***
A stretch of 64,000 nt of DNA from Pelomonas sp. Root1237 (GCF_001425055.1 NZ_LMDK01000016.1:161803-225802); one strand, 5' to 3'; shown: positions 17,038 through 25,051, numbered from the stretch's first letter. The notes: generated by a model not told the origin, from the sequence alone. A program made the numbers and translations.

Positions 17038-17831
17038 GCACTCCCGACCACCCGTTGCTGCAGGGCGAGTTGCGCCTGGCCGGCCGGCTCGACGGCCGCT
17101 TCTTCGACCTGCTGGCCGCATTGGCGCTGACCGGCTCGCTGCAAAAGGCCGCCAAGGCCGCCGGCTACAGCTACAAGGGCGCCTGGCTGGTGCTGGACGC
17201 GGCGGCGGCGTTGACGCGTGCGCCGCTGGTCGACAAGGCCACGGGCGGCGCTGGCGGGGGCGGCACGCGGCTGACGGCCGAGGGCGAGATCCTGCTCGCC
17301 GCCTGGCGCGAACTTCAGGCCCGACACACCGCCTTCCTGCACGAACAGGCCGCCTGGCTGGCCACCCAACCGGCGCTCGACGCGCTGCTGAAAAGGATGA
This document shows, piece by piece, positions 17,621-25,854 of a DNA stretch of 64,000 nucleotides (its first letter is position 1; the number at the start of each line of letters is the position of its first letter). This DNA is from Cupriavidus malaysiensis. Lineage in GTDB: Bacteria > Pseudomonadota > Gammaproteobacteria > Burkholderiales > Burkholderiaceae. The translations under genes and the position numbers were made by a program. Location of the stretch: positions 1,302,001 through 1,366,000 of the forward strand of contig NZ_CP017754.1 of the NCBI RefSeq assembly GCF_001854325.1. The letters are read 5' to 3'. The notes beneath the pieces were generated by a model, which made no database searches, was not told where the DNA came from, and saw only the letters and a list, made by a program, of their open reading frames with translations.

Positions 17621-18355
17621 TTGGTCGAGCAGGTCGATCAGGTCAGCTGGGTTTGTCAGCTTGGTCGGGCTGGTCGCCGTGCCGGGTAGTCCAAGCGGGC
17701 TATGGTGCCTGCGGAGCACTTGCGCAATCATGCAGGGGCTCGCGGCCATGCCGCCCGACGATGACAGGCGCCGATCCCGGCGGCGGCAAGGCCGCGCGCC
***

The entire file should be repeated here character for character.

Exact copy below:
A stretch of 64,000 nt of DNA from Pelomonas sp. Root1237 (GCF_001425055.1 NZ_LMDK01000016.1:161803-225802); one strand, 5' to 3'; shown: positions 17,038 through 25,051, numbered from the stretch's first letter. The notes: generated by a model not told the origin, from the sequence alone. A program made the numbers and translations.

Positions 17038-17831
17038 GCACTCCCGACCACCCGTTGCTGCAGGGCGAGTTGCGCCTGGCCGGCCGGCTCGACGGCCGCT
17101 TCTTCGACCTGCTGGCCGCATTGGCGCTGACCGGCTCGCTGCAAAAGGCCGCCAAGGCCGCCGGCTACAGCTACAAGGGCGCCTGGCTGGTGCTGGACGC
17201 GGCGGCGGCGTTGACGCGTGCGCCGCTGGTCGACAAGGCCACGGGCGGCGCTGGCGGGGGCGGCACGCGGCTGACGGCCGAGGGCGAGATCCTGCTCGCC
17301 GCCTGGCGCGAACTTCAGGCCCGACACACCGCCTTCCTGCACGAACAGGCCGCCTGGCTGGCCACCCAACCGGCGCTCGACGCGCTGCTGAAAAGGATGA
This document shows, piece by piece, positions 17,621-25,854 of a DNA stretch of 64,000 nucleotides (its first letter is position 1; the number at the start of each line of letters is the position of its first letter). This DNA is from Cupriavidus malaysiensis. Lineage in GTDB: Bacteria > Pseudomonadota > Gammaproteobacteria > Burkholderiales > Burkholderiaceae. The translations under genes and the position numbers were made by a program. Location of the stretch: positions 1,302,001 through 1,366,000 of the forward strand of contig NZ_CP017754.1 of the NCBI RefSeq assembly GCF_001854325.1. The letters are read 5' to 3'. The notes beneath the pieces were generated by a model, which made no database searches, was not told where the DNA came from, and saw only the letters and a list, made by a program, of their open reading frames with translations.

Positions 17621-18355
17621 TTGGTCGAGCAGGTCGATCAGGTCAGCTGGGTTTGTCAGCTTGGTCGGGCTGGTCGCCGTGCCGGGTAGTCCAAGCGGGC
17701 TATGGTGCCTGCGGAGCACTTGCGCAATCATGCAGGGGCTCGCGGCCATGCCGCCCGACGATGACAGGCGCCGATCCCGGCGGCGGCAAGGCCGCGCGCC